Justice, a businessman who owns and operates coal mines, appointed Raney last week.

Raney is poised to succeed Brooks McCabe, whose term expired at the end of June and did not seek another term. The appointment must be confirmed by the state Senate.

Justice also appointed the commission’s other two members, Charlotte Lane and Renee Larrick.

Raney retired from the Charleston-based coal industry lobbying group in January after serving as its president since 1992. The group promotes the passage of state laws favorable to the coal industry.

 

Two arrested in Mountain Valley Pipeline protest

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LAWN — Law enforcement officials say two people have been arrested after they were found chained to pipeline construction equipment in Greenbrier County.

Local news outlets report that the two were found Friday morning in the Dawson area secured to pipeline equipment with chains and a welded pipe.

According to the Greenbrier County Sheriff’s office, local fire department officials helped extract the pair, who were below ground level in a hole. Deputies say one individual voluntarily climbed out, while the other refused and had to be lifted out.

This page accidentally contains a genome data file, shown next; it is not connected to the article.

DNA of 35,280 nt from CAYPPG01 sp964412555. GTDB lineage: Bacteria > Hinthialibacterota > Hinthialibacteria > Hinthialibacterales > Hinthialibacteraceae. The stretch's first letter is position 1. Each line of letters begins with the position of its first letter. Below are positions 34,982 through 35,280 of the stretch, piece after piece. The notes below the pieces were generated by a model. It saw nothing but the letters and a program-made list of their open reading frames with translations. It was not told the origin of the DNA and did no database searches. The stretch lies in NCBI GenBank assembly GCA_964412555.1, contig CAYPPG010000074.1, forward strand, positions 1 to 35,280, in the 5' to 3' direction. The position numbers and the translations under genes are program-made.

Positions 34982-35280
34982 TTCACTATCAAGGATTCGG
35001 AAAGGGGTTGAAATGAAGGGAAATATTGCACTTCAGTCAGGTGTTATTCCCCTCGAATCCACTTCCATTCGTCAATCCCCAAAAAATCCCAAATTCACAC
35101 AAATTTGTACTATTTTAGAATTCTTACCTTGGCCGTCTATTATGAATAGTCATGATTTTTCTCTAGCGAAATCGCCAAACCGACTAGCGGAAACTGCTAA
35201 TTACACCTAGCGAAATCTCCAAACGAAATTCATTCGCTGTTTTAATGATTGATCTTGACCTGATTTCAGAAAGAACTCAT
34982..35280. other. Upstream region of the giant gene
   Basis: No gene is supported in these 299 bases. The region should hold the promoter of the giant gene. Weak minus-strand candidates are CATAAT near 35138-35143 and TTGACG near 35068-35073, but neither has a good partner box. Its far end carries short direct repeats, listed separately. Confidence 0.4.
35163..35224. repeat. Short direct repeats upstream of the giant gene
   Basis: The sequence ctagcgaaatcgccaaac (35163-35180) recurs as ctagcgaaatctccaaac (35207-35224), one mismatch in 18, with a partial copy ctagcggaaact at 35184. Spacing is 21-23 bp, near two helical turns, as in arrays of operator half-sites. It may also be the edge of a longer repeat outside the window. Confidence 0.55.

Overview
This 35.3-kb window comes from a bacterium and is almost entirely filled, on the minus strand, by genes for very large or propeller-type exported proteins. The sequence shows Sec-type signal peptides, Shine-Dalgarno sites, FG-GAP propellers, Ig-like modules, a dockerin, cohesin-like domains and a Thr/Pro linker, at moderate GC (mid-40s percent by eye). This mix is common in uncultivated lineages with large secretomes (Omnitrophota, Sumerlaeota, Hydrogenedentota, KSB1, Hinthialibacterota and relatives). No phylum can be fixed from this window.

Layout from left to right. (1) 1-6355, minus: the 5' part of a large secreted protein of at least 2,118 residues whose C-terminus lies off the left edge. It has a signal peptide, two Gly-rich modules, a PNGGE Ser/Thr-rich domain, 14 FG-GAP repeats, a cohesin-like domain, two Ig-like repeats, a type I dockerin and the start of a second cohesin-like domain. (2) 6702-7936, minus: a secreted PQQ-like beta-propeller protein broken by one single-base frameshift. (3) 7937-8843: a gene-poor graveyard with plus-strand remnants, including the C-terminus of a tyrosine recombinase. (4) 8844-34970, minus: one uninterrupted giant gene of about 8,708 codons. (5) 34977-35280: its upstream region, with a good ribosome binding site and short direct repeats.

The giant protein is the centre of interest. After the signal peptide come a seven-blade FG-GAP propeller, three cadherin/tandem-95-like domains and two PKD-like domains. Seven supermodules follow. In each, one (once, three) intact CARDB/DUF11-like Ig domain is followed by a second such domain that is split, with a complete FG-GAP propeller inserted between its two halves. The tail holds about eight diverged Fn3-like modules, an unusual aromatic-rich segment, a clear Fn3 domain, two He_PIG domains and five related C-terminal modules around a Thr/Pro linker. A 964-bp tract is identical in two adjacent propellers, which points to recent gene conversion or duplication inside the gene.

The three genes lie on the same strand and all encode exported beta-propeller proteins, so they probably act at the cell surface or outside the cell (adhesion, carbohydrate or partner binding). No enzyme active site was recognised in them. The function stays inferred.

The two have both face charges of trespassing, obstructing an officer and conspiracy. It was not immediately known if they had an attorney.

Known as the Mountain Valley Pipeline, the project has faced various legal challenges from environmental groups because construction has led to violations of regulations meant to control erosion and sedimentation.

The 303-mile pipeline will take natural gas drilled from the Marcellus and Utica shale formations and transport it through West Virginia and Virginia.

 

National Science Foundation awards $982,000 for WVU projects

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MORGANTOWN — The National Science Foundation has awarded more than $982,000 for two research projects at West Virginia State University, the state’s two U.S. senators announced.